|Atwater Village||Eagle Rock & Occidental College|
|Silver Lake||Elysian Valley||Mount Washington|
The land that would later become Glassell Park was originally part of Rancho San Rafael, granted in 1784 to Spanish army corporal José María Verdugo. Attorney Andrew Glassell received part of Rancho San Rafael from the lawsuit known as the Great Partition of 1871. Glassell eventually settled in the area with his family, for whom many streets, including Toland Way, Drew, Andrita and Marguarite Streets are named.
The development of Glassell Park began in the early 20th Century, as subdivisions between Verdugo and San Fernando Roads began to be sold in 1907. In 1912, the city of Los Angeles annexed most of Glassell Park, annexing the remainder in 1916. The Glassell family continued to subdivide their land, selling off what is now Forest Lawn Memorial Park during the Great Depression. The growing neighborhood was served by a line of the Los Angeles Railway, which traveled in the median of Eagle Rock Boulevard towards Eagle Rock.
Glassell Park became a center for gang activity in the 1970s, leading to the arrival of the Avenues. In 2008, more than 500 officers and federal agents arrested 28 gang members located in Glassell Park.
Nineteen percent of Glassell Park residents aged 25 and older had earned a four-year degree by 2000, an average figure for both the city and the county.
Schools in Glassell Park are:
- Alliance Environmental Science and Technology High School, charter, 2930 Fletcher Drive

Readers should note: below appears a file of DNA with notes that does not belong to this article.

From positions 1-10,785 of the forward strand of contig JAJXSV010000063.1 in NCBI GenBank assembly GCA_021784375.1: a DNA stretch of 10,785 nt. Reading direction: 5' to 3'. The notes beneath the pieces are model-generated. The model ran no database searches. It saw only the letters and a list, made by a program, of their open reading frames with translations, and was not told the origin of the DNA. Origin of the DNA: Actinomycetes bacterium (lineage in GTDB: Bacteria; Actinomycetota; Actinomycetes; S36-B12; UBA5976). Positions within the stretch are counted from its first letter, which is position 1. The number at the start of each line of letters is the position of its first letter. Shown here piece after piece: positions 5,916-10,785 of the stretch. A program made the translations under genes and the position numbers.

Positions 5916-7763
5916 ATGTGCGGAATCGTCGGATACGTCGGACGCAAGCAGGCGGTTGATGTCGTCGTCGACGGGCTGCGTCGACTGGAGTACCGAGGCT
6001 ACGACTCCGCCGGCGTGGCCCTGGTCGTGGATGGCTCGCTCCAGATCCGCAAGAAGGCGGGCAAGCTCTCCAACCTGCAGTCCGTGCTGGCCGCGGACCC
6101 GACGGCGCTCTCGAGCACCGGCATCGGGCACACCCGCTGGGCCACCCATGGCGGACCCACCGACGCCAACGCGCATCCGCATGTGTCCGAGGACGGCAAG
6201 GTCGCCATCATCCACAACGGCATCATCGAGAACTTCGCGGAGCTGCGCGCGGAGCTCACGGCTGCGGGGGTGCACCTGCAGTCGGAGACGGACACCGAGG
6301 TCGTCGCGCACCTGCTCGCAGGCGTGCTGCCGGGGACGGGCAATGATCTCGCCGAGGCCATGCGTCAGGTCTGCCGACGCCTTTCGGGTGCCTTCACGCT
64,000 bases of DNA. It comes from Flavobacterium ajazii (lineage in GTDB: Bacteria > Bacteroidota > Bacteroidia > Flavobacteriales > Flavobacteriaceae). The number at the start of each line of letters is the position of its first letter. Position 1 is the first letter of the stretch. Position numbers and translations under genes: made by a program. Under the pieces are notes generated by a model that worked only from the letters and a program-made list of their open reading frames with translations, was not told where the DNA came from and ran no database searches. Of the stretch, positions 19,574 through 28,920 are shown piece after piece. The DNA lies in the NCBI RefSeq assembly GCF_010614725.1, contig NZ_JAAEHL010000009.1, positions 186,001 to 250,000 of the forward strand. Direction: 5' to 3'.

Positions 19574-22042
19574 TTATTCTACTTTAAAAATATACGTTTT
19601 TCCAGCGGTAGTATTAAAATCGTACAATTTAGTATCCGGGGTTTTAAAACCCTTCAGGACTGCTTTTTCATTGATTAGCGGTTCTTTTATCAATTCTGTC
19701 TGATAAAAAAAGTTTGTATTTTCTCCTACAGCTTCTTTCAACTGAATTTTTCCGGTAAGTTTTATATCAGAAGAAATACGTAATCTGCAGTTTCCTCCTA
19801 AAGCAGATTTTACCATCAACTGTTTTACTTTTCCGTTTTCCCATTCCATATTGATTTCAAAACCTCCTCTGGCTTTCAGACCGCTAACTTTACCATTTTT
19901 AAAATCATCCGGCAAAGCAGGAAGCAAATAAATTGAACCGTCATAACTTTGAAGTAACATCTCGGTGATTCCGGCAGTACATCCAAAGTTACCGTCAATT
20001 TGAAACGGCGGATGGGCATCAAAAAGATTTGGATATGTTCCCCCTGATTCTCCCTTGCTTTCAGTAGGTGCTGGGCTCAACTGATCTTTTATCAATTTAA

- Washington Irving Elementary School, LAUSD, 3010 Estara Avenue
- Fletcher Drive Elementary School, LAUSD, 3350 Fletcher Drive
- Glassell Park Elementary School, LAUSD, 2211 West Avenue 30, listed on the National Register of Historic Places
- St. Bernard Catholic School
Near the center of Glassell Park, on Verdugo Road, is the Glassell Park Recreation Center. Along San Fernando Road and adjacent to the Los Angeles River is the Rio de Los Angeles State Park, built on part of the Taylor Yard railway switching facility.
- Edward L. Thrasher, builder, contractor and decorator who served on the Los Angeles City Council between 1931 and 1942.
-  "Glassell Park," Mapping L.A., Los Angeles Times
- Population Data for Los Angeles neighborhoods
- Eagle Rock Neighborhood Council, History of. Retrieved June 24, 2010
- Eagle Rock Historical Society Time Line. Retrieved June 24, 2010
-  Colored map, Mapping L.A., Los Angeles Times
- "Northeast L.A.," Mapping L.A., Los Angeles Times
- NY Times article on mudslides
- Red Flag Day parking restrictions in northeast LA
- Mystery of Glassellland Sign Solved, Los Angeles Times, May 7, 2013
-  Bing maps
- Glassell Park Improvement Association - History
- Map showing territory annexed to the city of Los Angeles
- The 5 line
-  "Glasell Park: Schools," Mapping L.A., Los Angeles Times
- City of Los Angeles Department of Recreation and Parks
- CA State Parks - Rio de Los Angeles State Park
- "Ten Aspirants for Mayoralty," Los Angeles Times, March 5, 1929, page A-13
- Location of the Thrasher home in 1929, Mapping L.A.
|Wikimedia Commons has media related to Glassell Park, Los Angeles.|
- Washington Irving Middle School website
- Glassell Park Improvement Association
- Glassell Park Neighborhood Council
- York Boulevard
-  Glassell Park crime map and statistics